Slight nausea at end of chemo, treated with an anti-nausea drug. No nausea today.

Lunch was salad, pork roast, mashed potatoes, soft gruyère (packaged, I'm sorry to say), apple and pineapple sauce. I had to stick around an extra half hour in order not to miss it.

Wednesday, 7 October 2009

How Well Do I Know My Body? (Graphic-ish)+

We've already noted that one of the first casualties of my cancer was shame, so I thought to evaluate my current condition -- on my blog, so I couldn't take it back.

I am having a good week. I feel human for the first time since, maybe, June. Here are some of the things I've noted that I can check out tomorrow when I go for chemo.
  • I've stopped sleeping ALL the time.
  • I've made lunch (full meal) twice this week.
  • I've fed the dogs twice (maybe 3 times) my very self.
  • I've walked the dogs (with Nick) twice (maybe 3 times).
  • I've gone back to house planning -- working out the lighting for the terrace and garden.
  • I've gone back to finishing the bathroom. Working on a shower curtain system. And sewing.
  • The catheter is moving. Well, it moves frequently; I can tell because of the different discomfort and a very minor amount of blood. But this time I think it's descending. That means it passage is widening enough to let it slip. This is good news and bad news. Bad news: slippage makes for more leakage. Good news: urethra has less pressure on it.
  • I have had a normal bowel movement three days in a row, for the first time since I can remember, but certainly before June. (This is the no shame part.) That would mean (to me) the my intestine is less constricted.
I find it hard to believe that one chemo treatment has done this much, but tomorrow I might be able to get some information, pro or con, on my thesis.

Saturday, 3 October 2009


In French villages, it is the custom to air bedding and such before remaking the beds in the morning. Our neighbour across the road:

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Friday, 2 October 2009

Chemo Starts Again -- New Plan

Wednesday was chemo and look at this: my own Personalised Care Sheet. It's filled out on Both Sides. Not only did the oncologist tell me (write me) which medicines I'm having, but what they do and what side effects might occur.

I'm getting Taxol (side effect: no hair) and Avastan (side effect: no capillaries). (Remarks simplified for literary effect.)

Taxol is chemeotherapy. Avastan is a medicine. I don't know what the difference is. Anyway, treatment is 3 weeks on, 1 week off. I started with 1 1/2 hours of therapy which will be reduced week by week to 1/2 an hour. Plus the cleansings and anti-nausea stuff. Whew! No more all day at the hospital.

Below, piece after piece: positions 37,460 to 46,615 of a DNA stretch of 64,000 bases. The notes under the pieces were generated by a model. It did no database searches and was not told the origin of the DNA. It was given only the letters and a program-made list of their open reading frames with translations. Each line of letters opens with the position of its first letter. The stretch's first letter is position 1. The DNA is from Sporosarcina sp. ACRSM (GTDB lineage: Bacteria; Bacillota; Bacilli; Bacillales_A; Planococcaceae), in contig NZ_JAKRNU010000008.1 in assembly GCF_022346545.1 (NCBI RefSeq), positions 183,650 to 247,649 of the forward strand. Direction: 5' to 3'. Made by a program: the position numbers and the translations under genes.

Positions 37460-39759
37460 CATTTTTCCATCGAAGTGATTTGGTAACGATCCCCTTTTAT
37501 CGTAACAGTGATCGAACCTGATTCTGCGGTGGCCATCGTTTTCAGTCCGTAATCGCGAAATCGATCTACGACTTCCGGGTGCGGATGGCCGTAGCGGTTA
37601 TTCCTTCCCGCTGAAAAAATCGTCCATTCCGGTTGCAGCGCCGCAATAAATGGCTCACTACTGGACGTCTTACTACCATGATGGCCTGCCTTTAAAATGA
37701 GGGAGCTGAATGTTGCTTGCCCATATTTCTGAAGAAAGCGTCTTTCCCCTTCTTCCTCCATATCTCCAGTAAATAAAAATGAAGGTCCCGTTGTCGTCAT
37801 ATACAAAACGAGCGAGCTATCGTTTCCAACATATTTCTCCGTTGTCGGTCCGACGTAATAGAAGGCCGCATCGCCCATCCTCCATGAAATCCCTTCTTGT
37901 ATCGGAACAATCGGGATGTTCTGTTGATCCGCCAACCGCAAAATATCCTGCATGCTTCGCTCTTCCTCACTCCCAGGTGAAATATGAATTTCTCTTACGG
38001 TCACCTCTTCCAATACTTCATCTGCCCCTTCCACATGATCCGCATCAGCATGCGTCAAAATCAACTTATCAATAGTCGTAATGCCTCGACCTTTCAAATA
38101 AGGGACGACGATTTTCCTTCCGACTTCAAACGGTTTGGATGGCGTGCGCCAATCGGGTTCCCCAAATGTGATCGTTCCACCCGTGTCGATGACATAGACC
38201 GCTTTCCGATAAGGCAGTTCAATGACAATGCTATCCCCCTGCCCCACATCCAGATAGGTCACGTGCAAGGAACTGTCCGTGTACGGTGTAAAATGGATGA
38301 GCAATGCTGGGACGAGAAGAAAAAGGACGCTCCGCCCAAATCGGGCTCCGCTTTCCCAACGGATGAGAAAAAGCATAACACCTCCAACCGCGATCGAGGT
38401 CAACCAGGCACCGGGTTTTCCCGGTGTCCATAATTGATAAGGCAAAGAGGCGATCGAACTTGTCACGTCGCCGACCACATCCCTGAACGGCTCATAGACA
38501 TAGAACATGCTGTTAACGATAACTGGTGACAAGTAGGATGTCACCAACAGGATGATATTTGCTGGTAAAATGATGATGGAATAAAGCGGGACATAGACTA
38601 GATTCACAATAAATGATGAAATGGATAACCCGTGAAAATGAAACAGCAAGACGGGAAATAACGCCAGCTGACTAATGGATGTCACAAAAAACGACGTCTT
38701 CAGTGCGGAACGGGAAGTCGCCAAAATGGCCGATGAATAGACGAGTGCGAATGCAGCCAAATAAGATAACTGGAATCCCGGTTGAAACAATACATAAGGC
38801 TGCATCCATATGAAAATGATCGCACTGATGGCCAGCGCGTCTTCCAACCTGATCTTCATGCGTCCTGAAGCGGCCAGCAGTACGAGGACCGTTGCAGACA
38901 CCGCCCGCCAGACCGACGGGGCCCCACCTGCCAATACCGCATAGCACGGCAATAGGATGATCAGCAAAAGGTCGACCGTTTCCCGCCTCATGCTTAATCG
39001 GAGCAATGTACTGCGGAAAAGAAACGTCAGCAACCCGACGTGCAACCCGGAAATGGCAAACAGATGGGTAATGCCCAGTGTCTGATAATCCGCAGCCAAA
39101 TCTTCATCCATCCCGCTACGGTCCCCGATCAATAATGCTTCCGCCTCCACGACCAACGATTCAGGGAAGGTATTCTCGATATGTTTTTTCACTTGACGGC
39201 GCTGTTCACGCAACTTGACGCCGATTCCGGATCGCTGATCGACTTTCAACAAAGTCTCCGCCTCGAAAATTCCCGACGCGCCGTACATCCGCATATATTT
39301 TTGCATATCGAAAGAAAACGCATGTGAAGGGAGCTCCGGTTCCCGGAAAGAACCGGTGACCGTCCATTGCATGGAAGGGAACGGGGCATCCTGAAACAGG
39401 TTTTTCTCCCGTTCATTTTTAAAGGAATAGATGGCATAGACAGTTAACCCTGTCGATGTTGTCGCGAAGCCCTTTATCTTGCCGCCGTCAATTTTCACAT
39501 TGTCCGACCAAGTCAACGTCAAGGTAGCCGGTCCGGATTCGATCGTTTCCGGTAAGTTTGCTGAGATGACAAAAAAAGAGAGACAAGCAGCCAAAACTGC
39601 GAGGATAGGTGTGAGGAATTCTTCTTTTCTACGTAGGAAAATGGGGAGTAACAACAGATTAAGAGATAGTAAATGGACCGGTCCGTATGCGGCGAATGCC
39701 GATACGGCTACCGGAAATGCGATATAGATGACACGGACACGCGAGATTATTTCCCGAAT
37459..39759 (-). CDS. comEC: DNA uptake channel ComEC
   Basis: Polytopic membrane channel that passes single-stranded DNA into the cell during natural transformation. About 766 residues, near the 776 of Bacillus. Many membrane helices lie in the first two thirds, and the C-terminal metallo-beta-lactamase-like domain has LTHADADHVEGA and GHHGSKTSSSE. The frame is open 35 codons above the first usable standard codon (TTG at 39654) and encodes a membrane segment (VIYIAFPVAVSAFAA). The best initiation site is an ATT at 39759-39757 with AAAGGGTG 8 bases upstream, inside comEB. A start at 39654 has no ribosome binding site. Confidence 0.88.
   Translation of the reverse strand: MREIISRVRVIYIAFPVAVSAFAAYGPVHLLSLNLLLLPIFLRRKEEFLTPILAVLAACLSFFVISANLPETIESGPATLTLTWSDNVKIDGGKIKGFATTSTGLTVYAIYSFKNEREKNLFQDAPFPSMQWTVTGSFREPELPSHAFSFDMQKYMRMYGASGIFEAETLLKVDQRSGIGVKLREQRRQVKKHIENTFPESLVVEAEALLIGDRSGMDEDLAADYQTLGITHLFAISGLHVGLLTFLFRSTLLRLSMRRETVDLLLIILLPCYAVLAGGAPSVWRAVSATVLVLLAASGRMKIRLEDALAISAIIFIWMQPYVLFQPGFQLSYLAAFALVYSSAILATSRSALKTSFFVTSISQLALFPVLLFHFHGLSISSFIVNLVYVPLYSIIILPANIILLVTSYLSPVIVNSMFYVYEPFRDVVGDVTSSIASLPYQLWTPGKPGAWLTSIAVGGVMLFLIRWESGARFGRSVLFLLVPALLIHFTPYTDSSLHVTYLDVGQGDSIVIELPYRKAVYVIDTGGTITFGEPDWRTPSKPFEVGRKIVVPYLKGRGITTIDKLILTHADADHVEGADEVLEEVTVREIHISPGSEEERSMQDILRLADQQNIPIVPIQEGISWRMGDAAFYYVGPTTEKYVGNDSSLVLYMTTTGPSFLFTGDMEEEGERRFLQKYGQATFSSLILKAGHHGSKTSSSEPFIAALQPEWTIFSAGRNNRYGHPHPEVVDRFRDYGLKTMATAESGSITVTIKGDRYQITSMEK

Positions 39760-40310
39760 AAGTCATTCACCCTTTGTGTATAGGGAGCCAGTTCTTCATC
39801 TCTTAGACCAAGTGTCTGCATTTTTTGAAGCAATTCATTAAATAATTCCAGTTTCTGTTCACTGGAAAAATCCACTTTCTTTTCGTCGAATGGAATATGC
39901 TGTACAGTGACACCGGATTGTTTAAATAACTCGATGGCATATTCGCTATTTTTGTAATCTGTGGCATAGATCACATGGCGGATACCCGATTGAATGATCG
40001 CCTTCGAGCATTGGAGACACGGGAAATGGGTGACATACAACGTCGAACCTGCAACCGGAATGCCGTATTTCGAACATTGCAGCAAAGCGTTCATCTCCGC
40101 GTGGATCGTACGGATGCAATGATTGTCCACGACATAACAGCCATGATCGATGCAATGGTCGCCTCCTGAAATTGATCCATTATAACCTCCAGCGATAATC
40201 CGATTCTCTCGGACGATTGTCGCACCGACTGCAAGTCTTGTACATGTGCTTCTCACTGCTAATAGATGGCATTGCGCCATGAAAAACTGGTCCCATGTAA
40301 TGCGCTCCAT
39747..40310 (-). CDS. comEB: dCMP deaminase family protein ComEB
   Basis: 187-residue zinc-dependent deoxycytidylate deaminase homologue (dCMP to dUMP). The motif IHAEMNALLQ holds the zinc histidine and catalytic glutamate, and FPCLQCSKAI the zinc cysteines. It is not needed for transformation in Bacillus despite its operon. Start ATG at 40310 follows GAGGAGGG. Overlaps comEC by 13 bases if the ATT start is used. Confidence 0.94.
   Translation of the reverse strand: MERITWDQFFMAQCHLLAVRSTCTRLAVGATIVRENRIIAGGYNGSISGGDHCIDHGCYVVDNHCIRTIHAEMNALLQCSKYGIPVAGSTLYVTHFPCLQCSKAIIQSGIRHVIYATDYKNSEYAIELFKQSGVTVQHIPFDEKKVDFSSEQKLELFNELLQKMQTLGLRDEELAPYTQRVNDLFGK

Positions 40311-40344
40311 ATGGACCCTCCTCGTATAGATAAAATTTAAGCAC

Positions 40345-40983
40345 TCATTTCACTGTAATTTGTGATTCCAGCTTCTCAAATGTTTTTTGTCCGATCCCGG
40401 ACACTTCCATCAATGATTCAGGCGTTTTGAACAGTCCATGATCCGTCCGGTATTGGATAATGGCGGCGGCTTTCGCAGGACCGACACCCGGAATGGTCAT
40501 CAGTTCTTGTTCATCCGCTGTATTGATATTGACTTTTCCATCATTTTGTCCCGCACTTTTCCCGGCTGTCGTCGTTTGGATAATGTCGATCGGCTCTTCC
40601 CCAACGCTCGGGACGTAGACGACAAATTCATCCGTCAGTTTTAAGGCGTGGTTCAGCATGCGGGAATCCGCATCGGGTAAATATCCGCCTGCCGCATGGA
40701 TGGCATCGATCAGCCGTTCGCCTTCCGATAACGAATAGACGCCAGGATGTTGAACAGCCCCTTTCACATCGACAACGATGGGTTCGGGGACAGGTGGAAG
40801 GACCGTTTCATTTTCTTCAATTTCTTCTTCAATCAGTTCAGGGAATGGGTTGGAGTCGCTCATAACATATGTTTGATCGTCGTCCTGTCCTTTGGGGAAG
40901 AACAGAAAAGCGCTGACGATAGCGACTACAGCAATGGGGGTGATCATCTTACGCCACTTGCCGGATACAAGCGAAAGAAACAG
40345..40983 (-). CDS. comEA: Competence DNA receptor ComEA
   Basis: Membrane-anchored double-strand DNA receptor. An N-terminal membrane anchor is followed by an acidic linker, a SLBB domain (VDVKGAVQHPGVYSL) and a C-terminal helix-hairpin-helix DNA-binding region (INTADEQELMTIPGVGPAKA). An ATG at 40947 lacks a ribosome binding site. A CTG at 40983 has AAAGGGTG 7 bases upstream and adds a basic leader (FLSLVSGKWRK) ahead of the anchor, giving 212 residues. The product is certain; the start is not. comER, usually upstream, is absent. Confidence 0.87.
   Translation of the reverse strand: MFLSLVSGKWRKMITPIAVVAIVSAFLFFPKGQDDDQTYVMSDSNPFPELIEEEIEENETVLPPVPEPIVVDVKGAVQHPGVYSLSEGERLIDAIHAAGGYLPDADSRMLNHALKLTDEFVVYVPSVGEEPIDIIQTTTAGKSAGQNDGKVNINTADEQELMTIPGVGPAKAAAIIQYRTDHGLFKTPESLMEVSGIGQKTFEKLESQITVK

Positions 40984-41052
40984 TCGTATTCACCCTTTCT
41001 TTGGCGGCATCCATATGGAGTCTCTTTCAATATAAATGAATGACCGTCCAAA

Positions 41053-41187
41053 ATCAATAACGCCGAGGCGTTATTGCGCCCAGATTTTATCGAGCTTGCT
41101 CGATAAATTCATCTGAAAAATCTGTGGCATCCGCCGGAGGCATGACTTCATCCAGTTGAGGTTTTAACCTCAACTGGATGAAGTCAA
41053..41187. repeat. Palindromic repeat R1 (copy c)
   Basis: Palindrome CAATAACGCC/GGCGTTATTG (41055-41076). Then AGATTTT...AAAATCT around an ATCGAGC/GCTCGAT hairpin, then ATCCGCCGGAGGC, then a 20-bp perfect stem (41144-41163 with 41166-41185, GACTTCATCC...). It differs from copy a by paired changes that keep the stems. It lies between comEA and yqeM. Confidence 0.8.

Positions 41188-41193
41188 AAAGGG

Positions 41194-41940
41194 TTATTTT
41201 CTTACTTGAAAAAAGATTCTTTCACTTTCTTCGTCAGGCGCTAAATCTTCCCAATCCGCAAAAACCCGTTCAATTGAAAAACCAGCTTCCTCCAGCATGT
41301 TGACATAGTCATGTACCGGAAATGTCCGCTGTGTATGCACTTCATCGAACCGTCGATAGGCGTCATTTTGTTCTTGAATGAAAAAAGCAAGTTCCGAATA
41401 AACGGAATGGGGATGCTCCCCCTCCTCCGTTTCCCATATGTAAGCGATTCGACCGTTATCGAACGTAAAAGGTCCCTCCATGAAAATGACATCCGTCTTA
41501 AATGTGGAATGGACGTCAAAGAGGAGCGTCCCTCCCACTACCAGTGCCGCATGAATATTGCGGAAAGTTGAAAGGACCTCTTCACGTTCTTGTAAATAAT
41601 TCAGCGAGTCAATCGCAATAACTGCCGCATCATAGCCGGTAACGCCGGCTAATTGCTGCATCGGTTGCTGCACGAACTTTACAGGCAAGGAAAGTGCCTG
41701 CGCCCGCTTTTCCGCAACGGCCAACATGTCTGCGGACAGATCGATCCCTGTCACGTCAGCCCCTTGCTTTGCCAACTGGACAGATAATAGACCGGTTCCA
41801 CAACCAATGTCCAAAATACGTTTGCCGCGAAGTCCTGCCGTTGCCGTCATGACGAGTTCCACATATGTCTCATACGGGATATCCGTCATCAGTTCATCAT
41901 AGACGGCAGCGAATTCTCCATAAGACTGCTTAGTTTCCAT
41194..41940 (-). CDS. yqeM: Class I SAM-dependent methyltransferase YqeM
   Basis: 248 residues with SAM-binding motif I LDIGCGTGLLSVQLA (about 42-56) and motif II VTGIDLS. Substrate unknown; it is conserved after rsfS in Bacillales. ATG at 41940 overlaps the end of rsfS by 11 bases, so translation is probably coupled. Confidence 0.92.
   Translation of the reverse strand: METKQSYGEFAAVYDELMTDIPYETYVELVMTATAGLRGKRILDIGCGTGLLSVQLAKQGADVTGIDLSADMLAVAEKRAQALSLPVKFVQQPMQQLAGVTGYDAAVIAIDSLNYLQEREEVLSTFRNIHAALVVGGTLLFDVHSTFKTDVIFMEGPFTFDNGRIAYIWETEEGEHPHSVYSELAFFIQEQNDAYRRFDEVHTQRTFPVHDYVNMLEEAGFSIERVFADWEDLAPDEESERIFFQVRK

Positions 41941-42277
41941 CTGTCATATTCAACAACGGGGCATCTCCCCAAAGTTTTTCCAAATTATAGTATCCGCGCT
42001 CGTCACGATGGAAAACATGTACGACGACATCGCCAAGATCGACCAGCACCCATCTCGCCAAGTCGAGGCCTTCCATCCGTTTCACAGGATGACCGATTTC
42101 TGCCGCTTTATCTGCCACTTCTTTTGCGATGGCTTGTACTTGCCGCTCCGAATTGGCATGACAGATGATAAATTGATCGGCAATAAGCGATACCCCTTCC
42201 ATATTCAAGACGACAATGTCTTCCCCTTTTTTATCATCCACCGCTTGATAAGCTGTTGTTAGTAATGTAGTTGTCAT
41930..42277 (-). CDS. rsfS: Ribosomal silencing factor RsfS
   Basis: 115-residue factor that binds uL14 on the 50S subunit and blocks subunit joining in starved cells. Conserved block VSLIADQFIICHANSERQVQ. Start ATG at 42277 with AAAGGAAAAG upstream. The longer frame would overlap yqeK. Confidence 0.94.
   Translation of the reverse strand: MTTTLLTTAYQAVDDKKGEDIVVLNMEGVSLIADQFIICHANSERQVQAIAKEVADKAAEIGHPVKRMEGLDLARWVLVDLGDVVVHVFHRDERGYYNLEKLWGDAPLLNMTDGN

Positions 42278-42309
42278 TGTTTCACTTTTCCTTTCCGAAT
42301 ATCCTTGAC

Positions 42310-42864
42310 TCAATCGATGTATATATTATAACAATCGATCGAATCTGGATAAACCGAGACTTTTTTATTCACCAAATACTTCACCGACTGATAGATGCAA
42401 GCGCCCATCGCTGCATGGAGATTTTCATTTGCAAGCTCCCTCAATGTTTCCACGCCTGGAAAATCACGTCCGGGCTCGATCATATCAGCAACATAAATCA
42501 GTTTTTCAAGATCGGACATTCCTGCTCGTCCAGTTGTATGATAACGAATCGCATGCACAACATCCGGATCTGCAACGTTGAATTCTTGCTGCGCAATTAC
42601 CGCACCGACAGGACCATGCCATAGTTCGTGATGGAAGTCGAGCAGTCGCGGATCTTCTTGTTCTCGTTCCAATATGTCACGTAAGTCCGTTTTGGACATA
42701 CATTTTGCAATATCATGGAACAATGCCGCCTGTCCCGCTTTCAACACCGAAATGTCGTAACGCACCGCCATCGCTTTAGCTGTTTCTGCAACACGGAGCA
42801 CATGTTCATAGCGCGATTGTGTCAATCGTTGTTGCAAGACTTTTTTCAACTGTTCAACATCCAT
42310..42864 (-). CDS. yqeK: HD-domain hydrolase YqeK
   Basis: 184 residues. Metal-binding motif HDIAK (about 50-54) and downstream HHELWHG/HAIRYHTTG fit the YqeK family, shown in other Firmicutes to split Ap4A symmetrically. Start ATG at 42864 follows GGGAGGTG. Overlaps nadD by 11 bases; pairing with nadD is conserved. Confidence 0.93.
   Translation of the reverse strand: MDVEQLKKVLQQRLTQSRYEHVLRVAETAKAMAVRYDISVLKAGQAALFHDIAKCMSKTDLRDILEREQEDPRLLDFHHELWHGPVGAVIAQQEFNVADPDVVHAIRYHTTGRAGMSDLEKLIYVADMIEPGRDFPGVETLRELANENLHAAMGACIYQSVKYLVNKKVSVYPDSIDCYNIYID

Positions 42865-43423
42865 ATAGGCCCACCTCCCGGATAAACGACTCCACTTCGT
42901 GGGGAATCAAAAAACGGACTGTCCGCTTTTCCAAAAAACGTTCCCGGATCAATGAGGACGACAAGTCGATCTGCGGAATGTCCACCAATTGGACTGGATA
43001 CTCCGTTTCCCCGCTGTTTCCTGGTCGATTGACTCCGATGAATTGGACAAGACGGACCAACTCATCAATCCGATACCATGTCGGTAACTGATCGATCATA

Instead of all the nurses treating all the patients so I never learn their names, I had my own nurse. This one is Sylvia. I think. Sigh.

Lunch was good. Real cheese in a container, not plastic-wrapped industrial stuff.

I finally found something to talk to the psychologist about, so I asked to have my day changed. She/he/it doesn't come in on Wednesday. I'm still pissed off with the other hospital and lack of care. It has occurred to me that if I can get answers from the doctors about any deterioration or lack thereof in my condition, I won't really need the psychologist, but I might as well start somewhere. I think it makes them unhappy when you tell them you don't have any problems.

No nausea, no nothing. Went to market and lunch at a friend's house on Thursday. Cooked lunch for volunteer workers (on our house) on Friday, and had a 5-hour nap. Today, the little market in Rémuzat and voting against the privitisation of the post office. Why does the government want to privatise an efficient service which also makes a profit?

Life is a vast improvement.

Tuesday, 29 September 2009

New Surgeon

Very nice. Good looking. Speaks English, although we didn't. Recommends I read Douglas Kennedy. (Since I was reading Janet Flanner's Paris Was Yesterday, a collection of pieces from The New Yorker about Paris 1925-1939, do I assume Kennedy is "literary"?)

Can't operate until my "symptoms" have gone. I knew that. Apologised for me having to go all that way for nothing, but said he needs to see the patient. That's all right with me. The journey gets shorter with repetition.


Tomorrow, chemo. Blood tests turned out all right.

Monday, 28 September 2009

Why We Are Getting a Bigger Bed

Bedtime with Miosa (sitting), Harry (white, sleeping), FloJo (calico, next to me) and the world's greatest invention:

The little dog (or bear) with long arms has LEDs in its paws, directed onto my book when I turn out the main light. Its head, on which rests my head, makes for a perfect reading angle.

Tonight I discovered it's also the perfect angle when you are BBQing and it's dark outside. It's supposed to be for kids -- huh!

Having been woken by the nurse at 10:30 this morning, I forced myself to get dressed and then went back to sleep in a chair until 5:30. Is life hard or what?